A controversial bill requiring public hearings when insurers seek to raise health insurance premiums by more than 10 percent passed the Senate unanimously Monday after being revised significantly. But Insurance Commissioner Thomas B. Leonardi still sees it as an “unnecessary mandate,” his spokeswoman said.

“We just don’t think the legislation is necessary,” Connecticut Insurance Department spokeswoman Donna Tommelleo said.

The bill, which is awaiting action in the House, would give the attorney general and healthcare advocate authority to compel Leonardi to call a “symposium”–not a public hearing–if an insurer seeks to raise health insurance premiums by more than 10 percent, or if a carrier seeks to raise rates on long-term care insurance policies. The insurance commissioner would not be required to hold more than 10 symposiums on health insurance rate hikes and five on long-term care insurance proposals per year.

The insurance commissioner already has authority to call a public hearing at any time, but Leonardi’s predecessor, Thomas R. Sullivan, drew criticism from consumer advocates and some lawmakers for not holding enough hearings. Leonardi, who became commissioner in March, has said that there will be times when the political climate makes it wise to hold a public hearing, but that consumers can weigh in on rate proposals through the department’s website or by fax or telephone.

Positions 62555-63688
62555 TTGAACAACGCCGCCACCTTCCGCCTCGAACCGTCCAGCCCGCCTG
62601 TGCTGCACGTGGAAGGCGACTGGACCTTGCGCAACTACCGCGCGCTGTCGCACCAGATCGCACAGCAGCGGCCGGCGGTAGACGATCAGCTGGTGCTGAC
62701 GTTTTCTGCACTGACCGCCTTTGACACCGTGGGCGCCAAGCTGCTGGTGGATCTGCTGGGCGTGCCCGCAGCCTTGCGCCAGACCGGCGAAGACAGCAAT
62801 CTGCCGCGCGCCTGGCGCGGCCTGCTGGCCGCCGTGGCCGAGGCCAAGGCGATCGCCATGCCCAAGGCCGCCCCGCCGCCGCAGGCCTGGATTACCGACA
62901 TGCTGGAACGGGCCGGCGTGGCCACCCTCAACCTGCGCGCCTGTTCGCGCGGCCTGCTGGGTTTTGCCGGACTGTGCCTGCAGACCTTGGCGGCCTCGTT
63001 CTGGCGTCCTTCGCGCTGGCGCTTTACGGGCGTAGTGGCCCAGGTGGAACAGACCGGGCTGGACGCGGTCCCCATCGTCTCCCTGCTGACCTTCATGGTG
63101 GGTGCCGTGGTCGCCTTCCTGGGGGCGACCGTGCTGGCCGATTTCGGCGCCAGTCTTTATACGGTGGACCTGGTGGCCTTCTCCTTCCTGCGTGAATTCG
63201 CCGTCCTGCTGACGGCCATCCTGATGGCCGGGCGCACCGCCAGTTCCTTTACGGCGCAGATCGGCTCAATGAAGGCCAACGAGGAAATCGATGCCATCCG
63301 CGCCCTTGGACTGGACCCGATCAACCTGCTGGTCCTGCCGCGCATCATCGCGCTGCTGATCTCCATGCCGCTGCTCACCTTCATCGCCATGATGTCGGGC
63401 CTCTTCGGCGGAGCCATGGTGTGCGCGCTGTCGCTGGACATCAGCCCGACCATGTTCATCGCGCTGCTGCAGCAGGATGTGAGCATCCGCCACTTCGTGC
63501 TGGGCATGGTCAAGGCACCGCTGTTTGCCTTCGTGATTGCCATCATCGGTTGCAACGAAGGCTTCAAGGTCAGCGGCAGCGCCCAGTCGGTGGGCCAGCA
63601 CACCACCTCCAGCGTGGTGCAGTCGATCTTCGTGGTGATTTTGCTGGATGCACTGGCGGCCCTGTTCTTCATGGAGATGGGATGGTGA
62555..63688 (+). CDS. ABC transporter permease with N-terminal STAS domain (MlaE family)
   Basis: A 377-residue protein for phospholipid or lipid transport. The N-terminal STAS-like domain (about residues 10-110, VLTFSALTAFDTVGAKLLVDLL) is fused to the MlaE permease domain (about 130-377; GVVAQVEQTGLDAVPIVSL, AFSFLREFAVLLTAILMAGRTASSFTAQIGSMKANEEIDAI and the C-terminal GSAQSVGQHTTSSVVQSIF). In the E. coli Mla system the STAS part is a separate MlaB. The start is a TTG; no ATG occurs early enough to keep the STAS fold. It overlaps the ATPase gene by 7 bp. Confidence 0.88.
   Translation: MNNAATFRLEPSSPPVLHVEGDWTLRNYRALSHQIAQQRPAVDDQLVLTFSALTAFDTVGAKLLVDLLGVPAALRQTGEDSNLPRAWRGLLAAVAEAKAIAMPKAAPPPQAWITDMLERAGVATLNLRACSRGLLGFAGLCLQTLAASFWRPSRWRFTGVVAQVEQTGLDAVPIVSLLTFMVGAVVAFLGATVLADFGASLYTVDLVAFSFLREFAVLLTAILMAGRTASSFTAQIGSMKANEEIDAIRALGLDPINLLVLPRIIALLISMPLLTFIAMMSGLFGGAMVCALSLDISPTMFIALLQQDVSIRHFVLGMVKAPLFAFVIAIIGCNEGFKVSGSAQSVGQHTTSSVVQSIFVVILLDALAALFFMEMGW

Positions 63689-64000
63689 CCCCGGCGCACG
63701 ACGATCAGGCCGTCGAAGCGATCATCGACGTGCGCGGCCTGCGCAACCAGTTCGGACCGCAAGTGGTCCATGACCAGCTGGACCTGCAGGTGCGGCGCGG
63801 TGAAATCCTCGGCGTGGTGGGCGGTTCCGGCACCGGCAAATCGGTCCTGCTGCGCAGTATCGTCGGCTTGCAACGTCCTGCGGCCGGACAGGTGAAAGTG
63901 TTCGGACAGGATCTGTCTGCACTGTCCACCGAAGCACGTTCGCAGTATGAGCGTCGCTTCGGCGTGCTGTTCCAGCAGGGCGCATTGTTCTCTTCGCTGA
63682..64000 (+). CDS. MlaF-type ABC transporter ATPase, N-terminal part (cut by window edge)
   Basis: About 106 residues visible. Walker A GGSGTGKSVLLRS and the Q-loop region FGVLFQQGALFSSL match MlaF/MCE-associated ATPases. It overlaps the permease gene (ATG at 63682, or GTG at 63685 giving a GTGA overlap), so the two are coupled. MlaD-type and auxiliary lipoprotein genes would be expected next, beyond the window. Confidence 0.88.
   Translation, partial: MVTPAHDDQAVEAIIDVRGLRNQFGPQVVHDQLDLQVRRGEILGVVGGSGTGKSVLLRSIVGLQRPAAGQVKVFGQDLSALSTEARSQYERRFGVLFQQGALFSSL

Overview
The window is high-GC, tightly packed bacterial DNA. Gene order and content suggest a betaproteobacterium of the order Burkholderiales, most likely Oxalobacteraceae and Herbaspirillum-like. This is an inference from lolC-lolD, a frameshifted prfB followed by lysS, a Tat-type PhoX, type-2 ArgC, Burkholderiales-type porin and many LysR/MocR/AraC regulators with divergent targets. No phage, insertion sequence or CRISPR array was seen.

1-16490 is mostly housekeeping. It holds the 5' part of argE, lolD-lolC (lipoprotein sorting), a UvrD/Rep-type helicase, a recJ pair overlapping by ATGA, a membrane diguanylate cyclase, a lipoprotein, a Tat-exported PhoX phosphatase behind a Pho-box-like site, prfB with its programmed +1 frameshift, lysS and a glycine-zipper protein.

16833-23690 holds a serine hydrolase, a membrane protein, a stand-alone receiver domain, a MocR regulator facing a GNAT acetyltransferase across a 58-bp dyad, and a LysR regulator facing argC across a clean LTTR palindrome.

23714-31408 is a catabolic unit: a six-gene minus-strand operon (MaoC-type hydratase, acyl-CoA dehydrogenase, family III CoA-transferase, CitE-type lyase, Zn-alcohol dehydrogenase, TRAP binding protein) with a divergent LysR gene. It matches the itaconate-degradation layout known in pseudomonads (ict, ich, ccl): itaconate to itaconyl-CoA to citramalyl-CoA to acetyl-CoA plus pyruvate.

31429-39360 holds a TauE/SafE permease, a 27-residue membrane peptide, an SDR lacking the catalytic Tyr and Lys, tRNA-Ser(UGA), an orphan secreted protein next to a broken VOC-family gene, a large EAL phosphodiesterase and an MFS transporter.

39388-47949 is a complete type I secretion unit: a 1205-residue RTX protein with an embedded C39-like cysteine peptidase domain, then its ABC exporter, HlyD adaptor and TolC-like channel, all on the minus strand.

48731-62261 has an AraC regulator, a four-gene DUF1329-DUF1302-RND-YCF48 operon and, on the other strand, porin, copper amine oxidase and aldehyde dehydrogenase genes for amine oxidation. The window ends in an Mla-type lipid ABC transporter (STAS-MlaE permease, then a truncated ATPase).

Supporters of the bill were not optimistic about its chances until the Senate approved the amended version Monday. The insurance industry opposes it. It’s not clear whether the House will take it up before its midnight deadline.

Tommelleo said the U.S. Department of Health and Human Services has recognized Connecticut’s existing rate review process as an effective model, and she noted that it already gives consumers the ability to comment on rate filings.

“The process in place is based on unbiased and actuarially sound information,” she said.

Arielle Levin Becker covered health care for The Connecticut Mirror. She previously worked for The Hartford Courant, most recently as its health reporter, and has also covered small towns, courts and education in Connecticut and New Jersey. She was a finalist in 2009 for the prestigious Livingston Award for Young Journalists, a recipient of a Knight Science Journalism Fellowship and the third-place winner in 2013 for an in-depth piece on caregivers from the National Association of Health Journalists. She is a 2004 graduate of Yale University.

Leave a comment